Exchange Traded Notes (ETNs) are exchange-traded debt instruments that give investors access to a wide spectrum of assets. The investor lends money to the issuer of the ETN, usually a bank, and then receives a return based on the movements in a specific benchmark. Benchmarks can be based on interest rates, commodity prices, a basket of Shares or Bonds or a currency.

Who is this for?

ETNs are used by both professional and private investors looking to diversify and enhance the performance of their portfolios. The product is especially useful in granting individual investors exposure to assets that are difficult to access as an individual investor. As they involve a higher degree of risk than ETFs, they suit investors will a higher risk tolerance.


  • More cost-effective to invest in the ETN than in the individual underlying assets.
  • Invest in ETNs through a monthly debit order or relatively small one-off contribution.
  • Do not need to be held to maturity and you can buy and sell them at any time.
  • Are highly liquid.
  • Track the performance of the underlying assets very closely and these assets are always known and made visible to the investor.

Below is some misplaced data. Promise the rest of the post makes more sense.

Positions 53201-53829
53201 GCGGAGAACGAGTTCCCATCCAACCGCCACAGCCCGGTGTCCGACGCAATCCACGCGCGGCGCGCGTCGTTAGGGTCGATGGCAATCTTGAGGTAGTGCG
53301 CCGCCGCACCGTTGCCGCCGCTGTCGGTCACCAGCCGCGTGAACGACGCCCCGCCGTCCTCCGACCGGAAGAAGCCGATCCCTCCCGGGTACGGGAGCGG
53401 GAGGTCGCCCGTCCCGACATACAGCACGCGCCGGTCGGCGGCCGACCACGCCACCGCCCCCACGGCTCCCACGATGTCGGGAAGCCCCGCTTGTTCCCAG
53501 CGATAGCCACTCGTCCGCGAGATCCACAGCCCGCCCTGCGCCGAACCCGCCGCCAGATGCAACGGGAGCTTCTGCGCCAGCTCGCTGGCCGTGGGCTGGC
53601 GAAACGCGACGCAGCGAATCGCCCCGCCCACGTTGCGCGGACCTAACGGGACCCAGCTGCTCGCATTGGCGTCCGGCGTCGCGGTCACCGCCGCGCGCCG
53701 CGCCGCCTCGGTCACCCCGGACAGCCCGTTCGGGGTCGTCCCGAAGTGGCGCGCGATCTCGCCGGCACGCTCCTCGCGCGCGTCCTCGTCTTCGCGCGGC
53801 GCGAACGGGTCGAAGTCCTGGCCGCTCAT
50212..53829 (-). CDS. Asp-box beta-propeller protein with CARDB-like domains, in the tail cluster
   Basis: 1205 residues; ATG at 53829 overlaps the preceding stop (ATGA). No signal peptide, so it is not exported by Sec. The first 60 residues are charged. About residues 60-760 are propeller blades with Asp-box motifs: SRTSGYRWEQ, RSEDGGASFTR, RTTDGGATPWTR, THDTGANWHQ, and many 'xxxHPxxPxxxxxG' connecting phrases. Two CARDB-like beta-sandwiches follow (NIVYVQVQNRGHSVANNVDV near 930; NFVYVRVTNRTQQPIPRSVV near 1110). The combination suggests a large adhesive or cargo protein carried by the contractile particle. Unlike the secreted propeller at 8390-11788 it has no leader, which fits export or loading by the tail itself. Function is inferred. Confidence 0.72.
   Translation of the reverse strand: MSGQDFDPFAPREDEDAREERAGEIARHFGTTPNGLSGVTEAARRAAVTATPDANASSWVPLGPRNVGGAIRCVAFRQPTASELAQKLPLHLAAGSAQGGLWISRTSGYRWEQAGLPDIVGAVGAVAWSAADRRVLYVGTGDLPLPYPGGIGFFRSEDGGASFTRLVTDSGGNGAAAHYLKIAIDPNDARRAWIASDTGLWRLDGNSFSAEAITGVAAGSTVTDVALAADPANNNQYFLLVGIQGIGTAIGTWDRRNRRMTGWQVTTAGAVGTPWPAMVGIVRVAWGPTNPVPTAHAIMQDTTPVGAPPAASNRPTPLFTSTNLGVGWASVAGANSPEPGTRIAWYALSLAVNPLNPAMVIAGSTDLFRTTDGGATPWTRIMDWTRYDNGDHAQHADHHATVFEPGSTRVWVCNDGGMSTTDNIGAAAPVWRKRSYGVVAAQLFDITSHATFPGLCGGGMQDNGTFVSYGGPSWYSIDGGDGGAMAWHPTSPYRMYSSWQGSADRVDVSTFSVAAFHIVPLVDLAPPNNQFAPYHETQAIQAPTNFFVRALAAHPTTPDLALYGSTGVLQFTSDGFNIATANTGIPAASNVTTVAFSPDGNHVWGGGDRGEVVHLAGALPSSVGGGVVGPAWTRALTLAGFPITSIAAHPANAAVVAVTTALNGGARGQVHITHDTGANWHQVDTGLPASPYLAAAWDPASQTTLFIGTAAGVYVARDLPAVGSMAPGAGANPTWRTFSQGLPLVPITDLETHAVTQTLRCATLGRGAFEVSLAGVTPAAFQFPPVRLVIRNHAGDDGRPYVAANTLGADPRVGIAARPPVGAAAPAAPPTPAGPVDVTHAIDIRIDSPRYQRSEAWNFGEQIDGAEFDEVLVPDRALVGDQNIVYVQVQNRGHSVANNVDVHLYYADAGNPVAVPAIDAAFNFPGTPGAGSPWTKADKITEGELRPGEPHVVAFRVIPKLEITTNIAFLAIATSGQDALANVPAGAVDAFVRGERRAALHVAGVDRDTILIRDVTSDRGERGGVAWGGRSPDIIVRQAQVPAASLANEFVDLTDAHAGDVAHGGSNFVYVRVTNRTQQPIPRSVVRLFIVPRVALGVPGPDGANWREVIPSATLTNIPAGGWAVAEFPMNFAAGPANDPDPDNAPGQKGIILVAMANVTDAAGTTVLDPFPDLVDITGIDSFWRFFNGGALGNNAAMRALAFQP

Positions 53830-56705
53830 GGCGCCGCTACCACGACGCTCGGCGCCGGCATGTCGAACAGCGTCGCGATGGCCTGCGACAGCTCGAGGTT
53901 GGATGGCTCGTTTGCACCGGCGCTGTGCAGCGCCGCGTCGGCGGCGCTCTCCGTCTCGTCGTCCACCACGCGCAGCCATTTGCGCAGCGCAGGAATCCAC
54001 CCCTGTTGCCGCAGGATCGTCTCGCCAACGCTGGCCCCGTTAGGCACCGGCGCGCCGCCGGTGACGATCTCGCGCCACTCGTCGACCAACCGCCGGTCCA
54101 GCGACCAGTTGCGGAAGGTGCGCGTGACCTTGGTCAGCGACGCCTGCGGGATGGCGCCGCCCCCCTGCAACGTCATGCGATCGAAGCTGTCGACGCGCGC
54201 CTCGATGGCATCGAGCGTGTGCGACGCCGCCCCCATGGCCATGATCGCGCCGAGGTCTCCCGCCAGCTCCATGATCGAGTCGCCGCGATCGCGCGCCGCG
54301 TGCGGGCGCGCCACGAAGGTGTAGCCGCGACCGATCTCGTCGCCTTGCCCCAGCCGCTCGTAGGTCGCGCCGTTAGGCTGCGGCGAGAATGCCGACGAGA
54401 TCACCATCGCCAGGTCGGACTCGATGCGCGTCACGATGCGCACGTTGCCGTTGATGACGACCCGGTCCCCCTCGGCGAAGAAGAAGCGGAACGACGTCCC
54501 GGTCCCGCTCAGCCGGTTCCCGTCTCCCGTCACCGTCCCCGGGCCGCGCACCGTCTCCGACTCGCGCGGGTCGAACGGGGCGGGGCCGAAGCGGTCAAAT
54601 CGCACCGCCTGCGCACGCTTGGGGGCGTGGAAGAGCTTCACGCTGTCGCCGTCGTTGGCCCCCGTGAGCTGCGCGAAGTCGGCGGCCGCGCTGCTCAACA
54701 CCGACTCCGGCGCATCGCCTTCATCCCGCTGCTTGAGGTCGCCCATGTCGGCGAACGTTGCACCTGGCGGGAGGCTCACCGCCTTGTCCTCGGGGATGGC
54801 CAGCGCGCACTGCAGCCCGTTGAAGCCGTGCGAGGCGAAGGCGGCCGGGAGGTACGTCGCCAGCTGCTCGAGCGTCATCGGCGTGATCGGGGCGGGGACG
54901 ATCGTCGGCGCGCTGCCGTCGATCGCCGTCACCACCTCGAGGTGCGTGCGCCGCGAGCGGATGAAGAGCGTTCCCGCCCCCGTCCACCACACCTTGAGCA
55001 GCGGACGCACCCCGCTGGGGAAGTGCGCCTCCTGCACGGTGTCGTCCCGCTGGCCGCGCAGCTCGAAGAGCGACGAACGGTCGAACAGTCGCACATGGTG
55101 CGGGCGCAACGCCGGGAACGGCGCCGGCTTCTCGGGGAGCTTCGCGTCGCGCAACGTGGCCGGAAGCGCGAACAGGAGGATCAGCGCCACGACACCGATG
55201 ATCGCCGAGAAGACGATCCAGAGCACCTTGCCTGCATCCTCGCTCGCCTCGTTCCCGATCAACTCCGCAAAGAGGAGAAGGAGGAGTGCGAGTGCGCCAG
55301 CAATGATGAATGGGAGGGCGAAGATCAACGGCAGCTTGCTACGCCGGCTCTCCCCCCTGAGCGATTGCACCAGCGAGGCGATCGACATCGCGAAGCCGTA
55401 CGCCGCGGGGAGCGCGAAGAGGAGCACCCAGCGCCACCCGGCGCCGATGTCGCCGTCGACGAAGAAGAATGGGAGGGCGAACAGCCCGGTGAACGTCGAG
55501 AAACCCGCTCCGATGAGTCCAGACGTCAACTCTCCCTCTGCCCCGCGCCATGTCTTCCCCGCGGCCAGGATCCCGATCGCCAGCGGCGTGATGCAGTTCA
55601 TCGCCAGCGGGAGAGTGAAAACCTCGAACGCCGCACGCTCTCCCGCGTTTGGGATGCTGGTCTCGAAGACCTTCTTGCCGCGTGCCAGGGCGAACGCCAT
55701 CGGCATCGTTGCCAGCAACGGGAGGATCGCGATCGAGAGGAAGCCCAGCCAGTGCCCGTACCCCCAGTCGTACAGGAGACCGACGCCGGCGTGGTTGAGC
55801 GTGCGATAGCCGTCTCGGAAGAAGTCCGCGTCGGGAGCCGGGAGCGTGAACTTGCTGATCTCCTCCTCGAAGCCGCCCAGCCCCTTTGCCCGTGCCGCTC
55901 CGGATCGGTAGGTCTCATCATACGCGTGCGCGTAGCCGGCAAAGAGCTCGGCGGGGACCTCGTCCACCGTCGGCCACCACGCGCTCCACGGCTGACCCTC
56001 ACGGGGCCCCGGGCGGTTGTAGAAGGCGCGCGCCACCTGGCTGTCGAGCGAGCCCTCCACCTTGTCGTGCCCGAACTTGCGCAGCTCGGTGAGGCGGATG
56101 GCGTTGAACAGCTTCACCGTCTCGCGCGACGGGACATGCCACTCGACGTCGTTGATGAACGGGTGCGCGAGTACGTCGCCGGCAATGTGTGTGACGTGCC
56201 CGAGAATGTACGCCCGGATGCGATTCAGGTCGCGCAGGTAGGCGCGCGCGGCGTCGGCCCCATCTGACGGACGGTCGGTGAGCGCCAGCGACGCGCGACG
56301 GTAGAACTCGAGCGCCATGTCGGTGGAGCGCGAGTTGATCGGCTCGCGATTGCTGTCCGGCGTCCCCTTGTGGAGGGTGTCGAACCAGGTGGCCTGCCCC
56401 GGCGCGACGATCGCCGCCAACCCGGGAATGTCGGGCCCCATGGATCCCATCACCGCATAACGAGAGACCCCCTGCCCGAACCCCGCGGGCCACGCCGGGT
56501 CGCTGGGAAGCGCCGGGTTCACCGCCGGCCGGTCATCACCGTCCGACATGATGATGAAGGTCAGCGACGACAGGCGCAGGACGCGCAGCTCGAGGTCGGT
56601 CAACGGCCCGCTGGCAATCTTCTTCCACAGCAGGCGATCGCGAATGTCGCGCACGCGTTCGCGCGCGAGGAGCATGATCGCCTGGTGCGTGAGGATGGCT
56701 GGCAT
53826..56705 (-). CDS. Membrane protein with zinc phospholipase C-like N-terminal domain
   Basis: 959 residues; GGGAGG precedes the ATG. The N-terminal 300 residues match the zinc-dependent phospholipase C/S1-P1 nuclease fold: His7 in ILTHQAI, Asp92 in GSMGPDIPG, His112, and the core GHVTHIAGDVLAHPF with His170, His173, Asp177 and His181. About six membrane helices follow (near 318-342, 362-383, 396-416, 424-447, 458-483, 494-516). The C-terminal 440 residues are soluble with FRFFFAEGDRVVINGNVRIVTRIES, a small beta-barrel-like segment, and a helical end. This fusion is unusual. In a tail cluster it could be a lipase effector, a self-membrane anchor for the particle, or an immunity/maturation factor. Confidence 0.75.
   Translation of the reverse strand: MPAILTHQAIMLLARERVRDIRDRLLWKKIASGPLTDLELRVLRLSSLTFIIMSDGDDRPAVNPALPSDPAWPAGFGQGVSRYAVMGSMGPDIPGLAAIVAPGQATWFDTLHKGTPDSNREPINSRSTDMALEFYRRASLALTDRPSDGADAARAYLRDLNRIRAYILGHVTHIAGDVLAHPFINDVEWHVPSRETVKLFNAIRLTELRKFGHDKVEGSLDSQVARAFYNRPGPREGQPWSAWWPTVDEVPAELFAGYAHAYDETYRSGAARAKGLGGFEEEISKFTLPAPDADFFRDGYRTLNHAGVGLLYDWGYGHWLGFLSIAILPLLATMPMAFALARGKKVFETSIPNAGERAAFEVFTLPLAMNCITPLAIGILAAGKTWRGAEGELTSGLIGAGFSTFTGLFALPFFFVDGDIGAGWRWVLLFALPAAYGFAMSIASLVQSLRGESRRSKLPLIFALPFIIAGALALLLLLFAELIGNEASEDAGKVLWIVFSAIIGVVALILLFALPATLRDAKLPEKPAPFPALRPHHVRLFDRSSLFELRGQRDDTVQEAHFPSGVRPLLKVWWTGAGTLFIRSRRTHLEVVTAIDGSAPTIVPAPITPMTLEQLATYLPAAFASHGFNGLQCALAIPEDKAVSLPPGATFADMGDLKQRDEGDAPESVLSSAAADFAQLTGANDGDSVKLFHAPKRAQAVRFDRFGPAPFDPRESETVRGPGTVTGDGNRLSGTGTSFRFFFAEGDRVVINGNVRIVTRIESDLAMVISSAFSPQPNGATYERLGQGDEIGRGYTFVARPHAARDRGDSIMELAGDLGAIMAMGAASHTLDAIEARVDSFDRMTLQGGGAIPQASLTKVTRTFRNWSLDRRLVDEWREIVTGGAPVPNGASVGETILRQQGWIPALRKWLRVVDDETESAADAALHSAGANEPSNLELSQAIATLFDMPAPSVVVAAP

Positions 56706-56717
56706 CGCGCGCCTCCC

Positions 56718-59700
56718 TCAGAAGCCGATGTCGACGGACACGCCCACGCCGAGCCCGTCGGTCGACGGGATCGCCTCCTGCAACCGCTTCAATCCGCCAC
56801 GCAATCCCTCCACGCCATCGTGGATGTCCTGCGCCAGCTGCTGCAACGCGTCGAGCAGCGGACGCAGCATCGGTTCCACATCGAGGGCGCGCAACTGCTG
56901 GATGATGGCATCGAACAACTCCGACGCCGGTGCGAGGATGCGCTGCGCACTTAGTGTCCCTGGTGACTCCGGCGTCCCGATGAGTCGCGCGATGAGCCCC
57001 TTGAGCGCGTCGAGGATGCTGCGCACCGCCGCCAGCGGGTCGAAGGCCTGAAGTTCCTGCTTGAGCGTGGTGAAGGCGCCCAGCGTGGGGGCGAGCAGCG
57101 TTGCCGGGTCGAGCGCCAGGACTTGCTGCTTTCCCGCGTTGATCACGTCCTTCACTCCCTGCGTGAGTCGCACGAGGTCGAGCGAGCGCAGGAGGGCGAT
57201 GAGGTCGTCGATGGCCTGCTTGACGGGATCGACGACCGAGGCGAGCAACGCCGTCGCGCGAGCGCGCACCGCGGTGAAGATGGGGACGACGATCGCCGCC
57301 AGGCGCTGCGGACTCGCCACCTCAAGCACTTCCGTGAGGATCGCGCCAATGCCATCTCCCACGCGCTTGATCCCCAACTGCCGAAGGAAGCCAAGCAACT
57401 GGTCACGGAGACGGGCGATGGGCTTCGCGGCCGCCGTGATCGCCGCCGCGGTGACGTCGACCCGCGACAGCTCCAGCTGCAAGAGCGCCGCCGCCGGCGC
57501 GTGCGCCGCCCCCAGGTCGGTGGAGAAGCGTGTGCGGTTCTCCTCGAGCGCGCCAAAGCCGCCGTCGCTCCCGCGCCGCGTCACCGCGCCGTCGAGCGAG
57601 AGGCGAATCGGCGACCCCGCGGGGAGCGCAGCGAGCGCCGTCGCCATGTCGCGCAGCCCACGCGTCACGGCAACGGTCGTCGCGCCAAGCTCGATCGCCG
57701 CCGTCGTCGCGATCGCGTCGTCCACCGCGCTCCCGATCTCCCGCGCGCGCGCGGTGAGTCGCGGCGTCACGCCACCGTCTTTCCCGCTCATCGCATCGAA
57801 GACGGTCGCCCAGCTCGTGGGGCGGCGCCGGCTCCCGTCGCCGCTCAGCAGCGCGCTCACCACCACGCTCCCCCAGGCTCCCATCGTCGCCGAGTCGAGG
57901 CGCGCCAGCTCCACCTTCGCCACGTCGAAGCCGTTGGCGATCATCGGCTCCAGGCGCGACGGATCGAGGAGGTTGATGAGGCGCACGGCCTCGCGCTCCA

• Regularly pay stable interest.
  • Are subject to the same market risks as the underlying assets that they track and will be exposed to the same day-to-day price fluctuations.
  • When an investor buys an ETN, the issuer promises to pay the amount reflected in the index, minus fees, upon maturity. This means that an ETN has an additional risk compared with an ETF: If the issuer goes bankrupt, the investment might lose value; just as a debt would.

How to get it

  • Open a brokerage account with a JSE Equity Market member.
  • Open an investment plan with an ETN provider and make a lump sum investment or invest by debit order.
  • Use a platform that allows you to buy ETN products from different issuers.

ETN List v.05 (1)
ETF List v.20